Vulgar comments more than just jokes

Ontario worker suspended for 20 days for two incidents involving sexual comments about co-worker and his wife

Vulgar comments more than just jokes


Progressive discipline is an important concept in both unionized and non-unionized workplaces — workers must be given a chance to improve or be warned that their job may be in jeopardy due to misconduct or poor performance. However, if the misconduct is serious or the worker doesn’t appreciate their need to improve, it may be appropriate to go straight to a severe form of discipline — like a 20-day suspension.

An Ontario worker’s 20-day suspension for sexually harassing comments to a co-worker has been upheld by an arbitrator.

The 47-year-old worker was a power cable technician for Hydro Ottawa, hired in 1996. He normally worked in the above ground operations involving utility poles, wires, and other electrical infrastructure above the ground, but in 2019 he was assigned to underground operations on a one-year rotation.

In November 2019, the worker was assigned to work out of a building with a large garage where Hydro Ottawa trucks and vans were parked when not in use. He frequently joked around with colleagues about everyday work matters and sometimes people made jokes about sex. He felt this his jokes were well-received and no one had complained to him.

On Nov. 21, a co-worker was walking to his van in the garage and passed by the worker, who was sitting with his bucket truck partner at the back of their truck on a bench. The co-worker stopped to say hello and they had a conversation. According to the co-worker, the worker at one point asked him if he received oral sex or performed it on his wife. The co-worker felt uncomfortable, but ignored the worker, finished his conversation with the worker’s partner, and left.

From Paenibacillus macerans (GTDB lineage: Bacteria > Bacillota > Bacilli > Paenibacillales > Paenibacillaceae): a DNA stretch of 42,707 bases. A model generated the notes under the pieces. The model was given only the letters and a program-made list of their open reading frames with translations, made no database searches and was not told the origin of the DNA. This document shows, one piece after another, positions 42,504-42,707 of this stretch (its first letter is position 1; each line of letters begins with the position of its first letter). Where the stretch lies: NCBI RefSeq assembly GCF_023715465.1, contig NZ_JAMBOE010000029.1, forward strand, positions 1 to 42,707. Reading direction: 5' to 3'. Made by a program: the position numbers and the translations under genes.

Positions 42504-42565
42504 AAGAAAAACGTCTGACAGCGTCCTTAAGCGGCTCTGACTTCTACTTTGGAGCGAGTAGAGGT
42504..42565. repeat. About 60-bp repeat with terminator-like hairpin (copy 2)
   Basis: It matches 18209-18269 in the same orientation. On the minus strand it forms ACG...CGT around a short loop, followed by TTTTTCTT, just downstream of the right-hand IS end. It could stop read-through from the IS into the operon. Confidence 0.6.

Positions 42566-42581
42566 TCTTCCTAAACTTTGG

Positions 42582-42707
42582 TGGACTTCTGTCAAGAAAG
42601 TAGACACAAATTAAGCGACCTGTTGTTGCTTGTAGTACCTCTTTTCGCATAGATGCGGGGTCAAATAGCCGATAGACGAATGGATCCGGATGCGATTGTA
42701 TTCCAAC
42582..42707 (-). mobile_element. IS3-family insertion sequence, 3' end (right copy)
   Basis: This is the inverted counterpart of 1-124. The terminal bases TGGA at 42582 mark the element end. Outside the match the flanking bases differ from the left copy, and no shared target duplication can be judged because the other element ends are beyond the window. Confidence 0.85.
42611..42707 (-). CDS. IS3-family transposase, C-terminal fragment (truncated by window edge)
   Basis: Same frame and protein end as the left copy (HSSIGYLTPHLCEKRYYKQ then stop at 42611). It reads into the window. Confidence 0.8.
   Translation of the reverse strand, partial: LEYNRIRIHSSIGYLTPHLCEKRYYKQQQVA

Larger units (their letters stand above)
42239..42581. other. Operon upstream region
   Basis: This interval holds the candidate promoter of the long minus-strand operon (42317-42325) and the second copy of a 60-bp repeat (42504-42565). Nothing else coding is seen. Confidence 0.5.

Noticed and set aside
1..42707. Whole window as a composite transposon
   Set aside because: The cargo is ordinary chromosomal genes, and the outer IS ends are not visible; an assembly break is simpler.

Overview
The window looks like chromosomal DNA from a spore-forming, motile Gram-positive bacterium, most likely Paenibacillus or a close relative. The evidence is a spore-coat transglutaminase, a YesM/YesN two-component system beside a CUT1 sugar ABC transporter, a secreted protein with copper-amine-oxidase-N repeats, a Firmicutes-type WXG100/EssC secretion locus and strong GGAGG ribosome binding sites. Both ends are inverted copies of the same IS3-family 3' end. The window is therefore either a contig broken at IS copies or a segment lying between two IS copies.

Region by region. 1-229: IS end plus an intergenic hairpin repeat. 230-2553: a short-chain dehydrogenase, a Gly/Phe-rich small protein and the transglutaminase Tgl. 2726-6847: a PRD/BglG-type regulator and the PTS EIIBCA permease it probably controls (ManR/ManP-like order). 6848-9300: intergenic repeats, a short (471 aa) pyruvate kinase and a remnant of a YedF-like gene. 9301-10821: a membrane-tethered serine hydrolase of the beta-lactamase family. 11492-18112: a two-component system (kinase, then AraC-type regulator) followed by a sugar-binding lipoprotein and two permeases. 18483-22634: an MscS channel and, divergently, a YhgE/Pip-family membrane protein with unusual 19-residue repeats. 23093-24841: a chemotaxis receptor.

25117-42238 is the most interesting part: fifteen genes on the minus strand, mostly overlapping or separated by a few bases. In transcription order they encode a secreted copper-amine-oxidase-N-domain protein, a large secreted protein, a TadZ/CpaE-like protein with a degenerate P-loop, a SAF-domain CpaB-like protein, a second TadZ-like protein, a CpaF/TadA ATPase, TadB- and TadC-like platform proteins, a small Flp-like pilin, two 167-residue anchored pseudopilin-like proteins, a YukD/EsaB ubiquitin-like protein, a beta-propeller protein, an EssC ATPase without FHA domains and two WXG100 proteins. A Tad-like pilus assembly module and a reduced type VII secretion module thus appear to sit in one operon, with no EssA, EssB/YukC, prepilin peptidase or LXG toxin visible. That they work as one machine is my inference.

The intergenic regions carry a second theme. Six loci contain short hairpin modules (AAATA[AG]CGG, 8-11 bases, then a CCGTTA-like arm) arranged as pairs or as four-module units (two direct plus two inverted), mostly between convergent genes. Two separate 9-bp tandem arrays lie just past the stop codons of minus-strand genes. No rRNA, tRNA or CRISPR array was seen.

The co-worker didn’t mention the comments to anyone that day. He felt the worker should have understood that his refusal to participate in the discussion on that topic meant that he didn’t like the comments, but he didn’t confront the worker to avoid conflict.

Six days later, on Nov. 27, the co-worker arrived at the garage in mid-afternoon to clean off his van. As he got out of the van, he saw the worker, the worker’s partner, and a third employee. The worker’s partner asked him if everything was okay. The co-worker said yes and the third employee asked him what he was making for dinner. The co-worker claimed that after he answered, the worker said he should go home and perform oral sex on his wife.

The comment made the co-worker angry, so he shook his head, made a comment, and walked towards the staff changeroom. However, he remembered that he had left personal protective equipment in his van, so he headed back to get it. As he approached, the worker made a gesture associated with performing oral sex on a woman and made another comment. The co-worker started yelling at the worker and the worker laughed in what the co-worker believed was a disrespectful manner.

The worker approached and the co-worker pressed his finger into the worker’s shoulder, saying that he had had enough. The worker said it was a joke and then said “don’t touch me.” Soon, both men were yelling.

The co-worker continued on to his van, but the worker followed him so the co-worker couldn’t exit out the back of the van without pushing past him. According to the co-worker, the worker said that if he ever touched him again he would “smash your f---ing teeth in.” The co-worker said he deserved more respect and left.

The co-worker was upset because his wife — who was also a Hydro Ottawa employee — had been sexually harassed at work. That evening, he emailed management about both the incident that day and the Nov. 21 incident. He said he hoped that he and the worker could work together in the future and he understood that he should make it clear right away when someone made unacceptable comments that were unwanted.

On Nov. 29, the manager of underground operations texted the co-worker to tell him he was to remain off work until further notice. The co-worker eventually went on sick leave due to stress and anxiety from the incidents and didn’t return until Jan. 8, 2020.

Worker acknowledged joking around but denied comments

The worker was sent home while management investigated to keep him separated from the co-worker. They met with each of the employees who had been present on Nov. 27. According to the worker, they had been discussing sex at a meeting on the morning of Nov. 21 and the co-worker didn’t show any discomfort. He acknowledged mentioning oral sex, but denied making a comment about the co-worker’s and his wife. He said he and the co-worker hadn’t talked in that manner before, but they had a history of joking around.